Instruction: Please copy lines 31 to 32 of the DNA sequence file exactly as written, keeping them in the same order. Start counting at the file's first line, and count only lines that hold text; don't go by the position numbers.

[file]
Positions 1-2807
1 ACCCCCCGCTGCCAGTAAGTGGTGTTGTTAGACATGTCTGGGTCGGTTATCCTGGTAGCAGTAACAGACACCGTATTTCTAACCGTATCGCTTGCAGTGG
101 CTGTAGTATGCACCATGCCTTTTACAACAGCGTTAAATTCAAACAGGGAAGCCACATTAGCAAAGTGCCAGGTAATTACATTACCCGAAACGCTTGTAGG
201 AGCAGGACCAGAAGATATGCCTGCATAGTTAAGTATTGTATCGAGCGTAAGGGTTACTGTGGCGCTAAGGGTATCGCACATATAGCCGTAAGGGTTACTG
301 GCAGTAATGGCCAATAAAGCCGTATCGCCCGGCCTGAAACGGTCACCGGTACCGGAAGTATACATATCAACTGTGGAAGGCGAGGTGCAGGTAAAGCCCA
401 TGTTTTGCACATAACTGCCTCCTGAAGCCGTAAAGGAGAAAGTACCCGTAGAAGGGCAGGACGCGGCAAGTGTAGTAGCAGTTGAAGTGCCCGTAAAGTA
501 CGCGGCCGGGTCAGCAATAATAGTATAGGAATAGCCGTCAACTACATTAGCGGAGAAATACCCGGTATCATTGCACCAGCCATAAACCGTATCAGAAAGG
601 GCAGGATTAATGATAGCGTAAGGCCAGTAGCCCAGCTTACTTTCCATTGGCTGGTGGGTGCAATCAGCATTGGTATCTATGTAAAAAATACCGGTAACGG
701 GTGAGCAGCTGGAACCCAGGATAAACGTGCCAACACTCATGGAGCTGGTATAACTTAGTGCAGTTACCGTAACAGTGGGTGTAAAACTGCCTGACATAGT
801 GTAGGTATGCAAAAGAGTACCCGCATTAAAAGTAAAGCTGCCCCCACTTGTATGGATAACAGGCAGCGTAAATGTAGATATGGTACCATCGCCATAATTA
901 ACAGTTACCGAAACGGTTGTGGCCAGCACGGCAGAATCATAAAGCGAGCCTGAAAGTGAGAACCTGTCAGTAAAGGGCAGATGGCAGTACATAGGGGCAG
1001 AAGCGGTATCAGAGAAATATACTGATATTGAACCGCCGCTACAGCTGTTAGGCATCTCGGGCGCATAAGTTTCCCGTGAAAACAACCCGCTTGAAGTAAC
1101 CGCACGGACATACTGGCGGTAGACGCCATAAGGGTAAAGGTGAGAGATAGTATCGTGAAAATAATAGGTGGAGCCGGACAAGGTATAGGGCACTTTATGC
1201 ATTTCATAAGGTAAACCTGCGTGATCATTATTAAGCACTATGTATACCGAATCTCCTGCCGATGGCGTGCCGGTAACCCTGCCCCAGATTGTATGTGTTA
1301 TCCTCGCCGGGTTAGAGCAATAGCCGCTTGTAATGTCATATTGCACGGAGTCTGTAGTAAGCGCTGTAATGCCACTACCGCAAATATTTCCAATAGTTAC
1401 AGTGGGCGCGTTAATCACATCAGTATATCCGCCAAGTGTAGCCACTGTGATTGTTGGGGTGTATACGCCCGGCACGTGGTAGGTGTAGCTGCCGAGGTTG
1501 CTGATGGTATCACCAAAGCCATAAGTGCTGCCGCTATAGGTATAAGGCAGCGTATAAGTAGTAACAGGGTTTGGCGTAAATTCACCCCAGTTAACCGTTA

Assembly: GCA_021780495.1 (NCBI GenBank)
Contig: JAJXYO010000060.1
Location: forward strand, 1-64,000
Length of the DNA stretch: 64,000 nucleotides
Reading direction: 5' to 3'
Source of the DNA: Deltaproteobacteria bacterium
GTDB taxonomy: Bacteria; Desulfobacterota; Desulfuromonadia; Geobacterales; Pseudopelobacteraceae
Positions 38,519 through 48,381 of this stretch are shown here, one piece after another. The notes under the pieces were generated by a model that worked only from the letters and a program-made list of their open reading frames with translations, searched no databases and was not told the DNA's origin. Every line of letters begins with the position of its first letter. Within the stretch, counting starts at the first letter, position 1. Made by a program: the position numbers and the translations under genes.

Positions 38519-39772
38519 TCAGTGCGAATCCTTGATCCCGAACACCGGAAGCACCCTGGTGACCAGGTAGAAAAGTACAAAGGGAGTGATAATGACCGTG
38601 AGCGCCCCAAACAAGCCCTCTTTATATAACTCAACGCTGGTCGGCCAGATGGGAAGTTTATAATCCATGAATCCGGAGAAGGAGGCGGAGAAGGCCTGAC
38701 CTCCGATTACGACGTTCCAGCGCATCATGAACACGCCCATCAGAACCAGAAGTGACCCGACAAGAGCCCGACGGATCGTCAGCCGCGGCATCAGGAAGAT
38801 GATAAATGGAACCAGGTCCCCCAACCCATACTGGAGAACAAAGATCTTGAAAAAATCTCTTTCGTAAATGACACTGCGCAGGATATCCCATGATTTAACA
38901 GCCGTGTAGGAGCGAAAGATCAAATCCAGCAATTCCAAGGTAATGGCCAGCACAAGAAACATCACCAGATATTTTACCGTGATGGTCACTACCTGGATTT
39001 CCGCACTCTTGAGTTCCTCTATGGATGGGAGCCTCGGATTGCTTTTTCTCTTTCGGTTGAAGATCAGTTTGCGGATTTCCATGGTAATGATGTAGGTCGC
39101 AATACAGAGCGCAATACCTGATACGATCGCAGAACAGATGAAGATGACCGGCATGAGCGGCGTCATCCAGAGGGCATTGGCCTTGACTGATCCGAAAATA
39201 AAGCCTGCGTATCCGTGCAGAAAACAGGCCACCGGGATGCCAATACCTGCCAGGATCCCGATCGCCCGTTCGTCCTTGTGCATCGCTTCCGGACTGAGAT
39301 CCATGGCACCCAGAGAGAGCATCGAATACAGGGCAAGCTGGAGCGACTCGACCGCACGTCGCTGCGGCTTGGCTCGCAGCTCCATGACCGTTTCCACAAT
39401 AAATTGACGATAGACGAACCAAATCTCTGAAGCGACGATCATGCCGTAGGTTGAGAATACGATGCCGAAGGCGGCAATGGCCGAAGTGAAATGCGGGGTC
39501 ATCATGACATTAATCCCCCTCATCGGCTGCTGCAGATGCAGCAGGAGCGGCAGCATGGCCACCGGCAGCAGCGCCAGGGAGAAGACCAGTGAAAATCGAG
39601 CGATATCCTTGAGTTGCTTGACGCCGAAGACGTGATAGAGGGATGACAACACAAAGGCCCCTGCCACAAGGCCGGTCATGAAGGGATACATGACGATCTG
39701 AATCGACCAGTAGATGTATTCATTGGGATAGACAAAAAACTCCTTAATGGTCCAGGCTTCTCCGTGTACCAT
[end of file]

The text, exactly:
38901 GCCGTGTAGGAGCGAAAGATCAAATCCAGCAATTCCAAGGTAATGGCCAGCACAAGAAACATCACCAGATATTTTACCGTGATGGTCACTACCTGGATTT
39001 CCGCACTCTTGAGTTCCTCTATGGATGGGAGCCTCGGATTGCTTTTTCTCTTTCGGTTGAAGATCAGTTTGCGGATTTCCATGGTAATGATGTAGGTCGC